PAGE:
A single-track motorcycle trail linking Basalt to Gypsum could be ready for bikers next year, a U.S. Forest Service official said Thursday.
Also Thursday, the Colorado Parks and Wildlife Commission postponed for a month a decision on a $104,500 grant for the new trail. The money would support an environmental study of the area, according to a wildlife commission press release.
“Commissioners noted that the area is important big game habitat and requested that trails staff coordinate with wildlife managers to assess wildlife impact internally prior to supporting an outside study,” the release says.
The $146,500 plan to link the communities has “been in the hopper” for some time, said Jon Thompson, natural resource specialist with the Aspen Sopris Ranger District in the White River National Forest.
Improving the conditions of 9 miles of motorized trails linking Red Table Mountain and Basalt Mountain has been a priority for the local district, Thompson said.
Besides establishing the trail between Basalt and Gypsum, the proposal also calls for a designated parking area at the entrance to Red Table Forest Service Road 514, a grant summary says.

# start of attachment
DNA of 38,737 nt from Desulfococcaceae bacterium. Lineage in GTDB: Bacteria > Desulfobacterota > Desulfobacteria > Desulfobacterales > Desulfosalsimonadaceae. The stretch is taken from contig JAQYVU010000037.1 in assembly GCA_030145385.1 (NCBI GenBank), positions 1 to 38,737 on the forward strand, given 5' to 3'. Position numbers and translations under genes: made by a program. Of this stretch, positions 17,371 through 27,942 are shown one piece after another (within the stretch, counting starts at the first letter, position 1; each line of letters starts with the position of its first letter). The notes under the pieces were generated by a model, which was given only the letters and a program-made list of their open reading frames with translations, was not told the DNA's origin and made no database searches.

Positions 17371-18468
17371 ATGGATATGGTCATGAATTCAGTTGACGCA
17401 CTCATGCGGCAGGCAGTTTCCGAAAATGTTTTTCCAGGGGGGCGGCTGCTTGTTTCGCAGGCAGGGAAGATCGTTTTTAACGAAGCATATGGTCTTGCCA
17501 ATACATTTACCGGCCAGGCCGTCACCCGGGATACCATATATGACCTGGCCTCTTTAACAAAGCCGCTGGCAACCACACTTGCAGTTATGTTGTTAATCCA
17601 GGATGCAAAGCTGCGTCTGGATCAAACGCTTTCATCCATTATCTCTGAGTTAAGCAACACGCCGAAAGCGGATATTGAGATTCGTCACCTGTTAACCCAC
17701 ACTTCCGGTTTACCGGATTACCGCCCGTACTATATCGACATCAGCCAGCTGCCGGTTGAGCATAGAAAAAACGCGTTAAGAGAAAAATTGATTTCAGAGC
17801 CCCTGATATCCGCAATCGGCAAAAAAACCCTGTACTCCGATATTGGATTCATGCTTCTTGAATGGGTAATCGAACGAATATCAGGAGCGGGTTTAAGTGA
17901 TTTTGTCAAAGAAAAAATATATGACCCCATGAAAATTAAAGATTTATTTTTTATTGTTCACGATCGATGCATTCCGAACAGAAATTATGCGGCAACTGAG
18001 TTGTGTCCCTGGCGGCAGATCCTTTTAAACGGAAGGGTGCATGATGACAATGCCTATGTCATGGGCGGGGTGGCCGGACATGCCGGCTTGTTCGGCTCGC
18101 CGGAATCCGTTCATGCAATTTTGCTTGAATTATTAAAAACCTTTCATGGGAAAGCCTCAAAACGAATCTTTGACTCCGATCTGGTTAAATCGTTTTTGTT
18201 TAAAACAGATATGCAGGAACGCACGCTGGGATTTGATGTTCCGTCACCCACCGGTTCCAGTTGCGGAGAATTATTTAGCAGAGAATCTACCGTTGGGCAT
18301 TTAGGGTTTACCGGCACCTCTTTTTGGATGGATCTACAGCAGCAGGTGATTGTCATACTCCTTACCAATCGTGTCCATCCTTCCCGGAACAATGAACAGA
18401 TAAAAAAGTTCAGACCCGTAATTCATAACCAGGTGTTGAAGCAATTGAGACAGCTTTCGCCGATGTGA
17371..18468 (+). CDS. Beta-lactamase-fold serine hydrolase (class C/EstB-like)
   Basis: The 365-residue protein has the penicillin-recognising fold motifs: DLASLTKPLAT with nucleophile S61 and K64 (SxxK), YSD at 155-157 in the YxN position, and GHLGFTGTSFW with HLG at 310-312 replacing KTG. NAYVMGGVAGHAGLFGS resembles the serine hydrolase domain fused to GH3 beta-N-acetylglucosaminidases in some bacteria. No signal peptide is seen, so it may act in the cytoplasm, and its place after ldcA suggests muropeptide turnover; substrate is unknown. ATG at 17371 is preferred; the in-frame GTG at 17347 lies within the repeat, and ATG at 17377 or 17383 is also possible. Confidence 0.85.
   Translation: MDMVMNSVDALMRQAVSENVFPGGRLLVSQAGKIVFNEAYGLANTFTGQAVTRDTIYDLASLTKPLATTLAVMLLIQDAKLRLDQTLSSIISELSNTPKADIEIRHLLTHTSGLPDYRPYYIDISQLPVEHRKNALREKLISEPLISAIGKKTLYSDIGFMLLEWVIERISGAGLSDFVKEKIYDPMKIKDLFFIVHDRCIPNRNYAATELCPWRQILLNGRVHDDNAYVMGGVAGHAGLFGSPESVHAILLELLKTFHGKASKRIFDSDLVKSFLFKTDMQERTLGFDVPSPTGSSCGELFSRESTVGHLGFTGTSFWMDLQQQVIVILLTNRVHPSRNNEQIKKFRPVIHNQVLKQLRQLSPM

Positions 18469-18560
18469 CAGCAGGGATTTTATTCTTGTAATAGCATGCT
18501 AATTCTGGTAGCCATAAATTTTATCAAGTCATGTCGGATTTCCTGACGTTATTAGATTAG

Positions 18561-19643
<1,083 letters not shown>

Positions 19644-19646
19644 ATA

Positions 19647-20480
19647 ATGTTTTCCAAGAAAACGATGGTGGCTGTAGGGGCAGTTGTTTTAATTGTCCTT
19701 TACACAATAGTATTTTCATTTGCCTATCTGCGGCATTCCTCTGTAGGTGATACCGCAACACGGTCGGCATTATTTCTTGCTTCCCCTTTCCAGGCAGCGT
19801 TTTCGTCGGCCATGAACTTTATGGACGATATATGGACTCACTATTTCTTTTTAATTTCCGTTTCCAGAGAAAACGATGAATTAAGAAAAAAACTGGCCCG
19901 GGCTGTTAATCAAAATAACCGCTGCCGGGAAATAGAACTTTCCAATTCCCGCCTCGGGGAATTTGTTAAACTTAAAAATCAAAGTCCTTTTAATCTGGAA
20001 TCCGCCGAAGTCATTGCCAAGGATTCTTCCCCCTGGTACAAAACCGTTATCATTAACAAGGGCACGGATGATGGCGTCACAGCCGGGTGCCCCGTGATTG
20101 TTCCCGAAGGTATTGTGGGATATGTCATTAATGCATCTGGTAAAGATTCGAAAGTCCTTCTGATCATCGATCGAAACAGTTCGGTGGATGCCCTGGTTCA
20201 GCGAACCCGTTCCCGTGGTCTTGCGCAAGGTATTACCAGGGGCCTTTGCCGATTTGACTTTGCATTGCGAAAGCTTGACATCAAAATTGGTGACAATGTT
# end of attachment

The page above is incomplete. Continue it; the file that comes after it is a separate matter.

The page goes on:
The proposal was submitted to the wildlife commission’s trails committee in December. It says existing routes, including old logging roads and social trails that have not yet been identified as belonging to the legal system, would be incorporated with newly designated trails to form the single track to Gypsum. The goal is to establish a “logical motorized system,” the summary says.
The work on the Roaring Fork Valley side will likely involve linking about 6 to 8 miles of existing motorized trails. The mileage is dependent on the environmental study.
The study, part of the required National Environmental Policy Act (NEPA) process that the Forest Service will go through, involves analyses by wildlife biologists, archaeologists, soil scientists and aquatic biologists.
“We’ll have several specialists who will need to get out in the field to look at areas that we’re considering to put in this new alignment,” Thompson said.
The trail as planned would link up with small motorized trails outside Gypsum.
“By adding just a few more miles on national forest system land, we could access up to 100 more miles on other land,” including on Bureau of Land Management property, Thompson said.
Public comment will be taken under the NEPA process, which will begin “upon notification of the grant award,” the summary says.
“Reconstruction and reroutes on newly created system routes ... will begin in the fall of 2012,” according to the proposal. “In the summer of 2013, reconstruction and reroutes will continue on system routes, bringing 6 miles of trail up to standard.”
The area in question already is designated for motorized backcountry recreation in the district’s forest management plan, and “we feel it is suitable for off-highway vehicle traffic,” Thompson said.